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Hodgson and the Hanuman Dhoka

  • Michael Hutt


Brian Houghton Hodgson lived and worked at the British Residency in Kathmandu from1820 to 1843, and served as British Resident in Nepal for the last ten of these years.1 Hedied in 1894, and some 25 years after his death Perceval Landon wrote:

Some time ago my attention was arrested by the remark of Mr. Cecil Bendall who, writing in 1886, while Hodgson was still alive, referred to him as ‘the greatest, and least thanked of all our English Residents’. It is difficult to dispute either adjective. Hodgson was indeed more than the greatest ofEnglish Residents. He was the founder of all our real knowledge of Buddhism. He was the only manwhose infinite variety of scholarship and interest could, unaided, have written the true history of Nepal.



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1 This article is based on the Hodgson Memorial Lecture, delivered at the Anniversary General Meeting of the Royal Asiatic Society in London on 12 May, 1994.

2 Perceval Landon, Nepal (London, 1928), i, p. 85.

3 Not is the architecture of the Valley mentioned or described in the many letters from which Hunter quotes in his hagiographic biography. (SirHunter, William Wilson, Life of Brian Houghton Hodgson. London, 1896.)

4 The most detailed description of the Dhoka, Hanuman, Vajracarya's, GautamavajraHanuman Dhokaka Rajadarbar (Kirtipur, BS 2033 (1976/1977)) is currently available only in Nepali, but some of the information it contains appears in Slusser's, Mary ShepherdNepal Mandala. A Cultural Study of the Kathmandu Valley (Princeton, 1982). For descriptions of the palace squares of each of the three cities of the Kathmandu Valley, see Hutt, Michael, with Gellner, David N., Michaels, Axel, Rana, Greta and Tandan, Govinda, Nepal. A Guide to the Art and Architecture of the Kathmandu Valley (Gartmore, 1994).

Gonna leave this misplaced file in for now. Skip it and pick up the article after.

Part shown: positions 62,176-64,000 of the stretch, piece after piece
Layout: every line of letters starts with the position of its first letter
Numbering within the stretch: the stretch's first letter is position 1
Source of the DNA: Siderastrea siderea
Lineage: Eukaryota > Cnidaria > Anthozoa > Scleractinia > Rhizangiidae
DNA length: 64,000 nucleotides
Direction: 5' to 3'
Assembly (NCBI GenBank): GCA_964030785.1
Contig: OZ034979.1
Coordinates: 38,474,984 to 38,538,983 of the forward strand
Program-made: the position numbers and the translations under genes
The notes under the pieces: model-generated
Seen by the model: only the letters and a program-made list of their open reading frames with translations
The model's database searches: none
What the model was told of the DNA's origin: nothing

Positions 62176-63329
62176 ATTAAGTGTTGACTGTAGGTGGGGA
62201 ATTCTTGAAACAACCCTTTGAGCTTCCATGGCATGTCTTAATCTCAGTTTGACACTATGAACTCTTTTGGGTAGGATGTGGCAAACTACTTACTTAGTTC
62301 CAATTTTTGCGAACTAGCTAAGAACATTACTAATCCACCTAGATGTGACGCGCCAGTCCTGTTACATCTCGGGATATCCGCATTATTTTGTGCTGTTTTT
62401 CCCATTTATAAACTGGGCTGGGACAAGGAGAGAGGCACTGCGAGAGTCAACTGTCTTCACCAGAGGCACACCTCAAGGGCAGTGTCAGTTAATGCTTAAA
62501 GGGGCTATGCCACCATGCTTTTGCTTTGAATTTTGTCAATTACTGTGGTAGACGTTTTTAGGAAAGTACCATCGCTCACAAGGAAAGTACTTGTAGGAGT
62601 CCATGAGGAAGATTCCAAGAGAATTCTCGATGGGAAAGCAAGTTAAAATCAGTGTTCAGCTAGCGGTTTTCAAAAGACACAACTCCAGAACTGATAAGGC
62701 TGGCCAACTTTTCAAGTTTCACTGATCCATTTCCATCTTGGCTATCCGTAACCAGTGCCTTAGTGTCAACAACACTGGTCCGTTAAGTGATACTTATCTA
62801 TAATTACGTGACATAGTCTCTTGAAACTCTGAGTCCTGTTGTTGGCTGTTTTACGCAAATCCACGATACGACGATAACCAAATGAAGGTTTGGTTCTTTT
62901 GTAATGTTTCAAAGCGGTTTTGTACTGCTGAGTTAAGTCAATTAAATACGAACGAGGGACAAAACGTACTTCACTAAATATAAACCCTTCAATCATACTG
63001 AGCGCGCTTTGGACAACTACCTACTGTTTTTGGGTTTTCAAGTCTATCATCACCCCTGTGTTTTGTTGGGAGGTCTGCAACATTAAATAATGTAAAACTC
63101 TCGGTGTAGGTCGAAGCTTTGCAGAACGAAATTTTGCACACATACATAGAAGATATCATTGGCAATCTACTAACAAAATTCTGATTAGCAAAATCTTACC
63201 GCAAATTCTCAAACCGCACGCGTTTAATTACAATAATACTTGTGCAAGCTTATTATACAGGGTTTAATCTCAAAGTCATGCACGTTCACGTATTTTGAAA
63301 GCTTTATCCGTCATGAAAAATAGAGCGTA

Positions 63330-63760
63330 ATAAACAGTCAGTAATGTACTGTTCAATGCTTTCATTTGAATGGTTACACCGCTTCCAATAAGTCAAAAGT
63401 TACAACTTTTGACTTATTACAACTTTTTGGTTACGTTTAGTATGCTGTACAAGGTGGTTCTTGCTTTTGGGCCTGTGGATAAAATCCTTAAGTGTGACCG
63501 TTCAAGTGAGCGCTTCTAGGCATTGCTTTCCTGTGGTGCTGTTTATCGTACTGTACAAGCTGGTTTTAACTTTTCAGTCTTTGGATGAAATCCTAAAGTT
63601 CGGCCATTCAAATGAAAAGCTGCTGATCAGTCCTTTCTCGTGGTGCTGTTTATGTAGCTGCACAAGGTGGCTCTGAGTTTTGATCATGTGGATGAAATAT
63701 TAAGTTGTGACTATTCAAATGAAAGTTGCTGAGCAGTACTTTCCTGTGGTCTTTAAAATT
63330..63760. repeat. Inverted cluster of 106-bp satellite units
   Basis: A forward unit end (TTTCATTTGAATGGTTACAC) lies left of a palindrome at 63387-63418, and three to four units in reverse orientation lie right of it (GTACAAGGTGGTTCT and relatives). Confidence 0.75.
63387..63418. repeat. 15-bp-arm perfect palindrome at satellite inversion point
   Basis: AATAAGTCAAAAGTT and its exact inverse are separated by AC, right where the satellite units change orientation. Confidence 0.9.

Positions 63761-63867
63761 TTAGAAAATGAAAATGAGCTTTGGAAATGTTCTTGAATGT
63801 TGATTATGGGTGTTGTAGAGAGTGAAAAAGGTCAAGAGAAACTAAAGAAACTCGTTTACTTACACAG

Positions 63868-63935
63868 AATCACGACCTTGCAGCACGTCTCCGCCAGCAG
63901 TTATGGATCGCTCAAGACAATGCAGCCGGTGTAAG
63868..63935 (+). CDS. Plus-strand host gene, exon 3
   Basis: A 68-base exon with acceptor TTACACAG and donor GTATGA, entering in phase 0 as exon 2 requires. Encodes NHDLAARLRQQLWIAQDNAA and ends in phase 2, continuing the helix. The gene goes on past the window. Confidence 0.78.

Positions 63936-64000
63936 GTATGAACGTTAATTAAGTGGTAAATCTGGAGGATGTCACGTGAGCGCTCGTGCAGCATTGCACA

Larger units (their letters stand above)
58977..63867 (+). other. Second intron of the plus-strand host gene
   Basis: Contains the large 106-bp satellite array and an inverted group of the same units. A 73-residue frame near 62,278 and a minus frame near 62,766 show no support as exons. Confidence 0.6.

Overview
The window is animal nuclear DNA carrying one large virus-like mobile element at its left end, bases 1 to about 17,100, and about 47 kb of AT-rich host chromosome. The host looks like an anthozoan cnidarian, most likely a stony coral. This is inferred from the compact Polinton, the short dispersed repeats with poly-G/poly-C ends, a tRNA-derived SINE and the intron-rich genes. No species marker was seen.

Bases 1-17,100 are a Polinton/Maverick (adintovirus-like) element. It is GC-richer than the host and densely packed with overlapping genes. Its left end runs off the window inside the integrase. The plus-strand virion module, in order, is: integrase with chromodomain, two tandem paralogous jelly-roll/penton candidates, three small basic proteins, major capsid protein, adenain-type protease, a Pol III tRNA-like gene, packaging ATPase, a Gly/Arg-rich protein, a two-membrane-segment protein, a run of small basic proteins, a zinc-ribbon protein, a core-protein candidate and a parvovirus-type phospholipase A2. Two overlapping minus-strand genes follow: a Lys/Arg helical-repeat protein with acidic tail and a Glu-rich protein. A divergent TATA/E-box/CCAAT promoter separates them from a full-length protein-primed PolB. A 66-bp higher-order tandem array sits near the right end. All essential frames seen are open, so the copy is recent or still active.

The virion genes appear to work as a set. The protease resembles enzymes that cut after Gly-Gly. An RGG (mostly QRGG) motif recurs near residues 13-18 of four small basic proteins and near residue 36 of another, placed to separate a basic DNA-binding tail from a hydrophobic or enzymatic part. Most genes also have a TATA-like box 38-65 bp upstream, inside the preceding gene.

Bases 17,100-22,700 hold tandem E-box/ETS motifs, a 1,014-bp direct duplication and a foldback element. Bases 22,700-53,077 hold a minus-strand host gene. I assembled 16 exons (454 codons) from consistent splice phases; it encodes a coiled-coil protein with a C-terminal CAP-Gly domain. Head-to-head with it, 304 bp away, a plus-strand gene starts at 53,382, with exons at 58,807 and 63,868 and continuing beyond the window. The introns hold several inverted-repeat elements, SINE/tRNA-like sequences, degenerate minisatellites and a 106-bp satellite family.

5 The Shah kings left the Hanuman Dhoka for a neo-classical extravaganza at Narayan Hiti, on the northern edge of the old city, during the reign of Prithvi Bir Bikram Shah at the end of the nineteenth century. This has since been replaced by a modern palace complex.

6 Shrestha, Chandra B., Khatry, Prem K., Sharma, Bharat and Ansari, Hamid, The Historic Cities of Asia. Kathmandu (Kathmandu, 1986), pp. 31, 35.

7 A tol (in Nepali) or tvaḥ (in Newari) is a block or quarter in an urban settlement.

8 Op. cit., pp. 9, 1112.

9 Sanskrit kāṢṭha, “wood” > Nepali kāṭh; Sanskrit maṇḍapa, “pavilion, shelter” > Newari maḍu. In modem Nepali, the capital is known as kāṭhmāḍaũ.

10 Pal, Pratapaditya, VaiṢṇava Iconology in Nepal (Calcutta, [1970], 1985), pp. 8890.

11 Vajracarya, , op. cit., p. 12.

12 Slusser, (op. cit., pp. 197–8) provides a brief description of this much-lamented building.

13 Ibid., p. 190.

14 Oldfield, Hector Ambrose, Sketches from Nepal, second Indian reprint (publisher and place not stated), 1981, p. 105.

15 Ibid., p. 97.

16 Slusser, , op. cit., p. 63.

17 Vajracarya, (op. cit., pp. 1516) argues that during the Malla period the palace was known as the gunapo palace, but is unable to establish the meaning or etymology of the word gunapo. Slusser, (op. cit., p. 189) suggests that it might have some connection with the name of the tenth-century king Gunakamadeva.

18 The status of the term “Newar” as an ethnonym has been the subject of scholarly debate for many years, and it appears not to have been used during the first few centuries of the Malla period. (Slusser, (op. cit., p. 9) states that the first use of the word occurs in an inscription from 1654.)

19 Slusser, , op. cit., p. 76.

20 Ibid., p. 78.

21 Whelpton, John, Kings, Soldiers and Priests. Nepalese Politics 1830–1857 (New Delhi, 1991), p. 41.

22 Hunter, , op. cit., p. 102.

23 Ramakant, , Indo-Nepalese Relations (New Delhi etc., 1968), p. 80.

24 Hunter, (op. cit., p. 183) quoting Secret Consultations No. 24, of 5 March 1833.

25 Ibid., p. 183.

26 Ibid., p. 185.


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